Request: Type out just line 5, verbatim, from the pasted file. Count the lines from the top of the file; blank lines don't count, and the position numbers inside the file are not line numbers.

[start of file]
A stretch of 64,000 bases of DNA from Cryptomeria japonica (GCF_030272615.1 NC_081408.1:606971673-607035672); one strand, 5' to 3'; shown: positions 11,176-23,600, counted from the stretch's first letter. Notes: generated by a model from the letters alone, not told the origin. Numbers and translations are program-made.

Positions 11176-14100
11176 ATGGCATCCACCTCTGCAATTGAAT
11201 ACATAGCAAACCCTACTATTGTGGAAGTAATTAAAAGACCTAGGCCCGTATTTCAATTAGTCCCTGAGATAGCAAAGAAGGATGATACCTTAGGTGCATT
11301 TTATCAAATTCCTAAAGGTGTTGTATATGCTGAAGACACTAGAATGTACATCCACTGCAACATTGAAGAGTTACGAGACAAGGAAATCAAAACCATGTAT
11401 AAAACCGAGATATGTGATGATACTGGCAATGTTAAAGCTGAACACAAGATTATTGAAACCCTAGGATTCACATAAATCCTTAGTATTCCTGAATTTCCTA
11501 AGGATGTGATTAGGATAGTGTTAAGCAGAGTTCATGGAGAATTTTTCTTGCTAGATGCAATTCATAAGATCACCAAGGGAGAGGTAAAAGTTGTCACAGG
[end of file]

11301 TTATCAAATTCCTAAAGGTGTTGTATATGCTGAAGACACTAGAATGTACATCCACTGCAACATTGAAGAGTTACGAGACAAGGAAATCAAAACCATGTAT